Family hubs can be a mix of statutory and voluntary services. They could be a real base for many local community organisations, enabling them to flourish and strengthen what they provide. To ensure that as many parents as possible know what is on offer at a family hub, local health commissioners need to ensure that all antenatal and post-natal services are co-located there. Each local area will have its own way in which to develop family hubs that suit that particular community—that is the beauty of this proposal—but at the same time there will also be best practice right across the country, which the Government could help promote.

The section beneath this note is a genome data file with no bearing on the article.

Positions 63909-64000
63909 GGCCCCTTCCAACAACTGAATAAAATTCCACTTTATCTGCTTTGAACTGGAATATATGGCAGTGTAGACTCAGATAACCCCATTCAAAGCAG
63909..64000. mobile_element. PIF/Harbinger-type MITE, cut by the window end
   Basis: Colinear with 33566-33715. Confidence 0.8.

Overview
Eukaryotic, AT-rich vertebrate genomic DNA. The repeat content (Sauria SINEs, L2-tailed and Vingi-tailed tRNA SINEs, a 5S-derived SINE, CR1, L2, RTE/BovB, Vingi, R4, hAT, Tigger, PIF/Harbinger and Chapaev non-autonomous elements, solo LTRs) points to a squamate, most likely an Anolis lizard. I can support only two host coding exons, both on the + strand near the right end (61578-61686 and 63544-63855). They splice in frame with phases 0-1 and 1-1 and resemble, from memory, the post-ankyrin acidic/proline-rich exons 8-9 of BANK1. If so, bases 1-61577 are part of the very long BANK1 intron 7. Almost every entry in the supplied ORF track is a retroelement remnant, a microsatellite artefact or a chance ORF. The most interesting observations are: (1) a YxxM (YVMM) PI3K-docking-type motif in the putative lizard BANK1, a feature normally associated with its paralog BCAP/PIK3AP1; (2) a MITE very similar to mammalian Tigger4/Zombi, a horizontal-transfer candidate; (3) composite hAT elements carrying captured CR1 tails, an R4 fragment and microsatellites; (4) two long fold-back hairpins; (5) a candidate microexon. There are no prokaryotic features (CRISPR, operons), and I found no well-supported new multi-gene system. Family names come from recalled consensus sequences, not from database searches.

As part of the Government’s consideration of the Civil Partnerships, Marriages and Deaths (Registration Etc.) Bill, promoted by my hon. Friend the Member for East Worthing and Shoreham, will they consider placing a statutory duty on local government authorities to make fathers’ names compulsory on birth registrations wherever practicable and possible? That would provide an opportunity to signpost new parents to support services. Through structured, relaxed conversations at family hubs, families could be identified who might need support or where there are early warning signs of relationship distress. We also need family hubs because we need places in every community where people can go with relationship problems and not be seen in a judgmental way. Over the years, every family will have its challenges. Nobody judges if someone goes to the citizens advice bureau or the doctor. Let us normalise getting help to strengthen family life, just as we get help to maintain our health in other ways, whether physical or financial.